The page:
Wednesday, April 27, 2011

Indiana Supreme Court Unanimously Rejects AG's Opinion That Constitution's "All Forfeitures" Does Not Include Civil Forfeiture

Today, the Indiana Supreme Court handed down a significant opinion on Indiana's civil forfeiture law.  The case dealt with the forfeiture of a truck and the evidence that supported that forfeiture.  While the case was not directly on point, the Supreme Court made note of "[t]he relative ease of effecting such forfeiture and the disposition of the assets have become a matter of public note" and even cited the front page November 14, 2010 article  written by Heather Gillers Mark Alesia & Tim Evans, Cashing in on Crime, Indianapolis Star, Nov. 14, 2010.

Indiana Attorney General
Greg Zoeller
To summarize, Indiana's Constitution says that the the Common School Fund will be made up of "all forfeitures."  On May 12, 2010, the Indiana Attorney General Greg Zoeller wrote an advisory opinion at the request of Steve Johnson of the Indiana Prosecuting Attorney's Council saying that "all forfeitures" only meant criminal forfeitures, not civil forfeitures.  I have no doubt that the AG's office issued that opinion not as an objective interpreter of the law, but rather as an advocate of county prosecutors wanting to continue with the status quo of pocketing all civil forfeiture proceeds.

Under Indiana's civil forfeiture law, law enforcement is only to keep the costs of the action, with the rest going to the common school fund.  Instead almost almost all counties doing civil forfeiture have kept all the money, including Marion County which hasn't contributed a dime to the common school fund in years.  Only $95,500 in  was paid to the common school fund by Indiana's 92 counties during the last three years.  A bill currently in conference committe would eliminate the law enforcement cost provision in favor of letting law enforcement keep 85% of the civil forfeiture loot.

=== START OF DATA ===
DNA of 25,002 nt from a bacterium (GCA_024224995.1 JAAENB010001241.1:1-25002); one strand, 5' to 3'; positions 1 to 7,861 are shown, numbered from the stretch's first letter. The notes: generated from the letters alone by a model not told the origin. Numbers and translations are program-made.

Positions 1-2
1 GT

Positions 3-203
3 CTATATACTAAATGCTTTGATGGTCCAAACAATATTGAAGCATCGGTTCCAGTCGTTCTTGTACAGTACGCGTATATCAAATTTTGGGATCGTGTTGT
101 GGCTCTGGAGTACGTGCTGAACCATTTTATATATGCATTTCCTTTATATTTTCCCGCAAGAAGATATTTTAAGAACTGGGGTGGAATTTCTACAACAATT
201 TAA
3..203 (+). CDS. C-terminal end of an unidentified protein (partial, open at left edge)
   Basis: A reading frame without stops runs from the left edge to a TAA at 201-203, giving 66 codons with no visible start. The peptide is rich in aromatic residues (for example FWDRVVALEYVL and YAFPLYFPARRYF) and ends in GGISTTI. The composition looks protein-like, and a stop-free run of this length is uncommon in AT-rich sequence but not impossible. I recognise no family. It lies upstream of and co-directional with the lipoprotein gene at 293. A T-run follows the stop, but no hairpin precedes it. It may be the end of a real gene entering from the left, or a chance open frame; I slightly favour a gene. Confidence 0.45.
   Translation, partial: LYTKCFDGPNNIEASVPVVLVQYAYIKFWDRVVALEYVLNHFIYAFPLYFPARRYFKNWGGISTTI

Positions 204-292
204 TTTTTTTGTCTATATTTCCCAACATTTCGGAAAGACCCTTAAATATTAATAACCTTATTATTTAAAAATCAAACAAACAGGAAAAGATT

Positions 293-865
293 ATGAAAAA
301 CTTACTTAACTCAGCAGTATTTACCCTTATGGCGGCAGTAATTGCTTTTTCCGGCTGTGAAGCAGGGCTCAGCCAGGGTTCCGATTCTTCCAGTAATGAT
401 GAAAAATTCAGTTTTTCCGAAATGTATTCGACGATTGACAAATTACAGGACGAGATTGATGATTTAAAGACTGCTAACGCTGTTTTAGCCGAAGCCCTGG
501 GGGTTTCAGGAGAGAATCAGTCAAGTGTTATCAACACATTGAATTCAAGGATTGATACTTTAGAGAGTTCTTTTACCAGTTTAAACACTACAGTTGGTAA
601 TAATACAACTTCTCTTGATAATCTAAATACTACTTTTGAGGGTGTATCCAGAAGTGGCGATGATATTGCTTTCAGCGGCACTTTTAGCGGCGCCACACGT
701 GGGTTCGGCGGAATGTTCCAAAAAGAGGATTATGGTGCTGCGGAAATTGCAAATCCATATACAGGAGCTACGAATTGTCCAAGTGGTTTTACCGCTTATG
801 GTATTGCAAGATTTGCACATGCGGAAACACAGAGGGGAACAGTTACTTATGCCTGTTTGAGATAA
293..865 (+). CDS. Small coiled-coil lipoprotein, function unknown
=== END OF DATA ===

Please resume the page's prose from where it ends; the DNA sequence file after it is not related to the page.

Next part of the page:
Footnote 3 by the unanimous court clearly reveals the unwillingness of the Court to accept the AG's opinion that "all" doesn't actually mean "all."
From the proceeds, the court may except law enforcement expenses incurred ―for the criminal investigation associated with the seizure and a prosecutor‘s expenses associated with the forfeiture proceeding and the expenses related to the criminal prosecution. Ind. Code § 34-6-2-73 (2008). Whether this limited diversion, calculating actual expenses on a case-by-case basis, is consonant with the constitutional command that ―all forfeitures‖ be deposited in the Common School Fund is an unresolved question.
At the very least, anything above ACTUAL law enforcement costs is going to be considered unconstitutional. The 85% figure in the bill in conference is far above actual costs and certainly wouldn't pass constitutional muster. Likewise the practice of keeping 100% of the money, i.e. pretending all the money is law enforcement costs, wouldn't find a friendly audience with the Indiana Supreme Court.

In Judge Oakes' opinion dismissing our case, he suggested a better "mule" to ride would be a constitutional challenge.  So we recently amended the complaint to change it from a qui tam into a straight constitutional challenge to law enforcement keeping civil forfeiture proceeds as costs.  The irony is that Attorney General Greg Zoeller could have worked on a resolution which ensured counties complied with the "law enforcement cost" provision, but instead chose to play hardball and get the 85% provision written into the law.  Because of those hardball tactics, Zoeller, IPAC's Steve Johnson and county prosecutors, are well on their way to going from getting 100% of civil forfeiture to getting nothing.


Gary R. Welsh said...

It looks like you have good case authority this time for Judge Oakes to reconsider his earlier decision with your amended complaint. Go get 'em.

Paul K. Ogden said...

Thanks, Gary.

Now if we can juust find a school district which is not afraid of retaliation by the Superintendent's Office, that woudl seal the deal. I'm sure they're going to try to challenge taxpayer standing. It looks like to me though they're delaying the inevitable.

Diana Vice said...

Appeal it, Paul. The Constitution is on your side.

Paul K. Ogden said...


I don't need to appeal anything. The rules say you have 10 days to amend the complaint when it's dismissed. That's what we did. We're still in court in front of a judge who already has indicated he thinks the law is unconstitutional.